Sunny SF Fixed


by Byron on Dec 10, 2011 at 10:00 AM

Outside of cycling circles, I get asked often about fixed gear bikes. This photo summarizes my response.

That’s an urban, youth equivalent of riding a Harley on the open road or dropping into a bowl with a skateboard and fixed is popular worldwide. Wherever I travel, I see cyclists like this and have wondered why in the States, fixed is associated with hipsters.

No brakes, no helmet, and one fixed gear may not be for you, but the freedom it represents is universal.

Uploaded by Hugger Industries | more from the Bike Hugger Photostream.

Share this story:

Recommended Reading

The reason it’s associated with hipsters, is because riding in a city with no brakes and no helmet is about as self-absorbed as is possible after the development of the super-ego.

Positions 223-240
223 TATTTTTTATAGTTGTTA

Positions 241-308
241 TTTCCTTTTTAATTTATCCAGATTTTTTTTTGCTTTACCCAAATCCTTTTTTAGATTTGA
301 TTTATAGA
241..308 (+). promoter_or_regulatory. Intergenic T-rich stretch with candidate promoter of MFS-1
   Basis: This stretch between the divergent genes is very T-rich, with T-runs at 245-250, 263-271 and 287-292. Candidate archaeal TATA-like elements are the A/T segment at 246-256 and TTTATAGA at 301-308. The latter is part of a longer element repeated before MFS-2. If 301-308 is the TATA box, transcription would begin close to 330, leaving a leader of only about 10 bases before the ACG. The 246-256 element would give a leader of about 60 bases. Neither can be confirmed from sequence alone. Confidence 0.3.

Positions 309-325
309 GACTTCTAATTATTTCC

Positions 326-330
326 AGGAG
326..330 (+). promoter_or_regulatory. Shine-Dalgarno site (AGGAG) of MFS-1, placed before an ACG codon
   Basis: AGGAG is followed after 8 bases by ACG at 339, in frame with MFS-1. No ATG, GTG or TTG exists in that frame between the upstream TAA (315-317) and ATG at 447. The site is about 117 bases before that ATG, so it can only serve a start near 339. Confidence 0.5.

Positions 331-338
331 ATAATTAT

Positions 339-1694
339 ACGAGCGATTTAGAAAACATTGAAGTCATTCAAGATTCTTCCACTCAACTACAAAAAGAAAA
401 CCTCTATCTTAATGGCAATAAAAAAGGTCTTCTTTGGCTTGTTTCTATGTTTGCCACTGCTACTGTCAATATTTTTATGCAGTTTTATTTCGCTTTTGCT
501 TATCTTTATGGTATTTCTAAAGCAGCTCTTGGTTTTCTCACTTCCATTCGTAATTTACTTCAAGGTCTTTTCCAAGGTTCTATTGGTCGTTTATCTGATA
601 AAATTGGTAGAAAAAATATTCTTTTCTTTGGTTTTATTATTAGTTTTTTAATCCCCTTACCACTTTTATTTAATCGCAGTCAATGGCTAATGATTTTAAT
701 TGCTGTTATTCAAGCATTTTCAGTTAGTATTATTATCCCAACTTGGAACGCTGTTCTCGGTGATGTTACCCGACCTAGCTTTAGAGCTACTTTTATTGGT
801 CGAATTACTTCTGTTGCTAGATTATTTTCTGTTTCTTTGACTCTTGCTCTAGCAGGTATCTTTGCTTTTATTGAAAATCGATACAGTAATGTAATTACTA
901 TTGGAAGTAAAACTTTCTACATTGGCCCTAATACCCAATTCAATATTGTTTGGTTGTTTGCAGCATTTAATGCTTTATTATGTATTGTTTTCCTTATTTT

The problem is, too many people are riding this kind of bike who have no experience whatsoever - cruising through red lights while pads are crossing, or weaving in and out of people on narrow bridge walkways (hello Brooklyn Bridge) and dragging the reputation of cycling into the gutter.

I’ve been cycling in urban areas (including London and New York City) for more than 20 years, and a good 35 years overall, and I think more than ever that selfish idiots on these bikes are very close to putting the rest of us off it.


This post isn’t pro-fixed gears with no helmets or brakes or anti, it’s an observation and undeniable that I see fixed gears like this wherever I travel. I don’t ride in US cities without a helmet or my fixed-gear bike without brakes.

The bad behavior of cyclists isn’t consistent with one group either—that’s why there’s so much of bike backlash. Ever ride in Portland? Despite it’s image as the mecca of bike cities in the US, they’ve got a real problem with aggressive cyclists. The photo and point was showing the freedom that cyclists feels.